Expanding Microfinance Microcredit, Access, and Poverty: A New Paradigm? As discussed in chapter 1, appropriate targeting of policies is needed to strengthen financial access for those groups, especially among the poor, where services are most needed. Largely in the past two decades, excitement has grown worldwide in terms of a new institutional form of delivery of financial services to such communities: the microfinance revolution.1 Loans are made available, in very small amounts, often under a new paradigm: unsubsidized lending at market rates, typically with low levels of formality and limited requirements of collateral, often to particularly vulnerable groups, such as village women. Repayment is undertaken frequently, and rates of repayment in many microfinance ventures are cited to be high. Many microfinance ventures also offer deposit-taking services. Although many notions of microfinance exist, the small size of transactions involved and delivery through channels other than formal banks are core themes. In addition, microfinance has sometimes been defined as the delivery of such services by financial institutions, which are themselves small in size and informal in nature. Today, microfinance institutions (MFIs) are reaching out to more than 9 million borrowers and 29 million savers worldwide, in over 53 countries.2 Microfinance is being considered as a preferred vehicle for extending access to the poorest in many countries. The importance of microcredit for the self-employed and for small entrepreneurs, and thus for jobs, is also increasingly recognized. Microentrepreneurs of Brazil account for the vast majority of all firms and contribute substantially to employment and gross domestic product (GDP). According to recent estimates, 98 percent of Brazil’s 4.1 million micro- and small enterprises account for 45 percent of formal employment and more than 60 percent of urban jobs. Directly or indirectly, they provide the primary source of income to almost 60 million people and generate nearly 20 percent of GDP (www.sebrae.com.br). Firms with up to four employees account for 57 percent of all firms in industry, for 74 percent in services, and for 82 percent in commerce.3 In addition, there are an estimated 14 million informal micro- and small-scale enterprises in Brazil.4 Although the majority of such firms are located in the South and Southeast of Brazil, the impoverished North and Northeast have a higher share of new microenterprises. Beyond micro77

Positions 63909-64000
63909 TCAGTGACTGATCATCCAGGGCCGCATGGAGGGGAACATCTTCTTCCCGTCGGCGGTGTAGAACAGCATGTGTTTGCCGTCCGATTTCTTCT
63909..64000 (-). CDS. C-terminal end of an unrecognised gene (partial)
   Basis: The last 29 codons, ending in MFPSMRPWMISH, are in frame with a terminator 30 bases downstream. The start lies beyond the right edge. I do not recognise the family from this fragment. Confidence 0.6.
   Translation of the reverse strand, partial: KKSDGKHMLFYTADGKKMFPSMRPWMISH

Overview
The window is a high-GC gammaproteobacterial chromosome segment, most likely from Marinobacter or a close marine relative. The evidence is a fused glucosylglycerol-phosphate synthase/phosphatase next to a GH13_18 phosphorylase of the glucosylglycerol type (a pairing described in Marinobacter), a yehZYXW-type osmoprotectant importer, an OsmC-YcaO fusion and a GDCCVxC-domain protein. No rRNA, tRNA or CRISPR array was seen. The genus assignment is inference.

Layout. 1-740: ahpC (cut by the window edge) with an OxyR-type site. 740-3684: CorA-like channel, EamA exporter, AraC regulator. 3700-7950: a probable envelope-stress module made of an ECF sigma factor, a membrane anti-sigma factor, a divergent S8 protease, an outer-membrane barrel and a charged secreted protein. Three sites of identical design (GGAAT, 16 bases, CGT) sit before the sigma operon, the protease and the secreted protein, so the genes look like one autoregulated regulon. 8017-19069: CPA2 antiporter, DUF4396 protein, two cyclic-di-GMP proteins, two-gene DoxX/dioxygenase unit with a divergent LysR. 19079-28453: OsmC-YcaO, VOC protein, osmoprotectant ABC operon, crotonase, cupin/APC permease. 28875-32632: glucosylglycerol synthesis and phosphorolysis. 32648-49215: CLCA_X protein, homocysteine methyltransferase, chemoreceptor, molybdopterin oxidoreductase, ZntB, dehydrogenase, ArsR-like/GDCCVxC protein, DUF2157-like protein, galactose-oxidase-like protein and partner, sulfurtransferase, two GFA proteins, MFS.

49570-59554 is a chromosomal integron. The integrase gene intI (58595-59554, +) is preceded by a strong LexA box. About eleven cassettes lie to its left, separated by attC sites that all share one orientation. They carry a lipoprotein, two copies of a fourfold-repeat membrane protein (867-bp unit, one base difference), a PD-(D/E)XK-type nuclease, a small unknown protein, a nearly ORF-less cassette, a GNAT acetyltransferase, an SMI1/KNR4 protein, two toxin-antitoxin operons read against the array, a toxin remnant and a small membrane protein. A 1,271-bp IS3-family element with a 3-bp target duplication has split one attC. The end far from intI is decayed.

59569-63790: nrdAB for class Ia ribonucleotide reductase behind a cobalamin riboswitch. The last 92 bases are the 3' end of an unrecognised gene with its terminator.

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enterprises, the need for loans for self-employment by the poorest populations is also widely acknowledged. Such ventures need working capital to survive and investment funds to grow. Related to the theme of provision of small loans, a second group of financial institutions catering to these needs is the community of credit cooperatives. Considerably older than microfinance, the concept of the credit cooperative dates from the 19th century, involving people with a similar trade, employment, or location to pool resources in a democratic economic organization with the objective of serving the common interests of the group. Credit cooperatives were first formed a century ago in the southern states of Brazil. Credit unions, which have grown out from the cooperative system, are a mature alternative to banks in many developing countries worldwide today.5 As in the case of microfinance, a key characteristic is the small size of transactions handled. Both deposit and loan services are offered, as loans are extended based on the funds accumulated from members, in most cases. Both microfinance institutions and credit cooperatives have grown in Brazil over the past decade. Although the growth of the microfinance sector has been more rapid, the cooperative sector still dwarfs the microfinance sector in size. The number of credit cooperatives increased from around 950 in 1994 to some 1,400 by end-2002, while their assets grew in parallel from around R$2.5 billion to R$11.5 billion, and loans grew from R$1.4 billion to R$4.6 billion. Members of the credit co-ops could be broadly estimated at around 1.5 million persons.6 Many microfinance institutions are largely beyond the purview of formal financial system supervision, but estimates suggest that the total number of clients served increased from around 3,000 in 1995 to around 160,000 by end-2001, while the active loan portfolio grew to some R$140 million. This is small compared to the credit cooperative system and also compared to other countries in the region, once adjusted for country size. Peru and Bolivia had estimated microfinance clienteles of around 185,000 and 380,000 at end-2001, respectively, while small countries such as Nicaragua and El Salvador also had more than 80,000 microfinance clients.7 There have been significant recent efforts to detail and analyze Brazil’s microfinance sector in the past five years. The contribution of the present chapter lies in identifying and analyzing factors leading to the increase of both the microfinance and the credit cooperative sectors in Brazil and evaluating their future sustainability and potential for contributing to increased access. Alternative models under which there could be an increased potential for expanded access, and preconditions for such models, are evaluated in terms of options for policymakers and for the institutions themselves.8 The present analysis is based largely on the period